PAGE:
The ability of an organization to continue to expand profitably is critically important to a buyer. In most cases, the continuity of key management will influence the price positively. With that in mind you need to consider the expected tenure and capability of key people on your team. If you want to exit and leave new owners with a strong CEO, you might focus on acquiring such a person so that your departure does not interfere with the operation. If family succession is important, you should start grooming successors early. Take inventory of their strengths and weaknesses and get to work building their leadership capabilities. The same is true with all key personnel. The stronger they are, the more assured potential new owners will be.

Capital investment

Investing in current manufacturing technologies, software and possibly real estate can make your company more attractive to potential purchasers. When valuing your company, the amount of investment that they will have to put in these areas can influence the purchase price.

Operating capital such as machinery or software that is current can help ensure that the company is competitive in the marketplace as well as minimizing necessary investments for a new owner.

Building a customer base

Reliance on a single or small number of customers can reduce the value of your company unless they are strategic for the buyer. Generally, a buyer wants to see a diversity of customers in your company. For them, it reduces the risk of ongoing operation of the company.

Ensuring that you are not reliant on a few customers is a good business practice. Try to diversify your customer base as much as possible while ensuring that you are growing with profitable customers.

It is impressive to see that customers are good quality, meaning that they pay on time with a minimum of disputes and are profitable to deal with.

It is a reflection on how well your company is managed.

Life after your exit

There is nothing worse than having nothing to do, especially if you have no plan. Many people say that they just want to kick back and relax, enjoy their new wealth, etc. This is rarely what happens, especially with entrepreneurs. You really need to think about hobbies, investing or philanthropic initiatives or maybe another startup or purchase of a company that you feel you can expand.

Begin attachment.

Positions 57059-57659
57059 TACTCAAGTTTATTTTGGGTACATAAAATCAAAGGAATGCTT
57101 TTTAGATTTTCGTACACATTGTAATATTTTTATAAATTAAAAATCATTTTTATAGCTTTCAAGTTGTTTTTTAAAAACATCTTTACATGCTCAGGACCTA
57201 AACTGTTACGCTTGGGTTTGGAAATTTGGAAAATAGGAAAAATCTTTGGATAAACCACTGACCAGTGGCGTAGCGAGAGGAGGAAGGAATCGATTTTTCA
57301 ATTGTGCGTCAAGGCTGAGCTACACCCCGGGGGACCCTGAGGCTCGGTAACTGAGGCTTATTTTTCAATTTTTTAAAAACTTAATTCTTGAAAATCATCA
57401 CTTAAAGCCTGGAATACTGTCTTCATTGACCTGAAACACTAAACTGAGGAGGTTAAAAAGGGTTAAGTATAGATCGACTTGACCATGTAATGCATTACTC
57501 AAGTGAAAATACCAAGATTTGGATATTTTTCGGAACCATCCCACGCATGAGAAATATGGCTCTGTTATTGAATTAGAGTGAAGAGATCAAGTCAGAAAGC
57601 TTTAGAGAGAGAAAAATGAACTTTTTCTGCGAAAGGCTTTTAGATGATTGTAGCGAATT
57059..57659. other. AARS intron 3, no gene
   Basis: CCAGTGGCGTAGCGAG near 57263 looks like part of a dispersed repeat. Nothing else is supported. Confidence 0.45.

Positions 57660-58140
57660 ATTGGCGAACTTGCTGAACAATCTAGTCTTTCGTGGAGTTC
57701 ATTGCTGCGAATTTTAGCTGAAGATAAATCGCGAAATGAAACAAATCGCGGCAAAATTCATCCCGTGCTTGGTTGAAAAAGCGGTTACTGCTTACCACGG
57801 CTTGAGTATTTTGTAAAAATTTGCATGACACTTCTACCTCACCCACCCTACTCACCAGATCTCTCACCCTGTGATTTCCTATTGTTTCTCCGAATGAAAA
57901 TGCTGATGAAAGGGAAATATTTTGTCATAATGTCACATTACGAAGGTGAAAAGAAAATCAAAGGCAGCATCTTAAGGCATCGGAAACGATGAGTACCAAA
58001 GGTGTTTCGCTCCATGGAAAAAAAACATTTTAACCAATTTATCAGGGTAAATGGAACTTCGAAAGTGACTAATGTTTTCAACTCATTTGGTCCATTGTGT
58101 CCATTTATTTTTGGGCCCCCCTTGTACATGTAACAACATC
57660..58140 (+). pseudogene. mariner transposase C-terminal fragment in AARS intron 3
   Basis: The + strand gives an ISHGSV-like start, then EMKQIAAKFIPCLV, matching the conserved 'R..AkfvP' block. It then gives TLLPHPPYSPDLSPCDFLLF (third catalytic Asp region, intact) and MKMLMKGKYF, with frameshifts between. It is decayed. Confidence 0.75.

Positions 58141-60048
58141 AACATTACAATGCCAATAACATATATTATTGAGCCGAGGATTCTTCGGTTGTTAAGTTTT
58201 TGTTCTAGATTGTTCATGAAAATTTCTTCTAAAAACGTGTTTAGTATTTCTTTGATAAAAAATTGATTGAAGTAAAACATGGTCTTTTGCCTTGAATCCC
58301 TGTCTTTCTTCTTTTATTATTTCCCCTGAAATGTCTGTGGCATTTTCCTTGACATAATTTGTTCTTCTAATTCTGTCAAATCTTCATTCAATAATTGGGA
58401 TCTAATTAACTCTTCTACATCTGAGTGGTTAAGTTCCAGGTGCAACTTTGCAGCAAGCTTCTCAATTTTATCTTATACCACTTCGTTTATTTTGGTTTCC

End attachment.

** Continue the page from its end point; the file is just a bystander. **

Whatever the activity might be, it is important to do something.

Having a vision of where you want to end up with your company will ensure that it stays healthy and profitable until it is time for you to move to your next venture.

Brian Brennan is a senior partner at MAX Potential, an organization committed to assisting clients with the successful growth of their businesses. He coaches small- and medium-sized business owners in all aspects of their expanding companies. He is also a chair at TEC Canada.

Nearly half of all Canadians will develop cancer in their lifetime. Let us help ease the financial burden should it happen to you – Critical Illness Insurance – so you don’t have to worry about money when you are focused on recovering!

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Business Succession

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Succession is enviable,  a business owner can either plan for or it will plan for them. In a recent study, only 40% of business owners were found to have a transition plan in place. This is quite remarkable considering the vast amount of business owners are baby boomers, and are getting to that stage in life that won’t be able to keep the pace that owning a business requires. Further, one who plans for their transition will have not only an easier time in the next phase of life, they will have planned to meet their personal goals, as well as hopefully a legacy transition in keeping the business (that they worked so hard for) going if that’s the strategy they chose.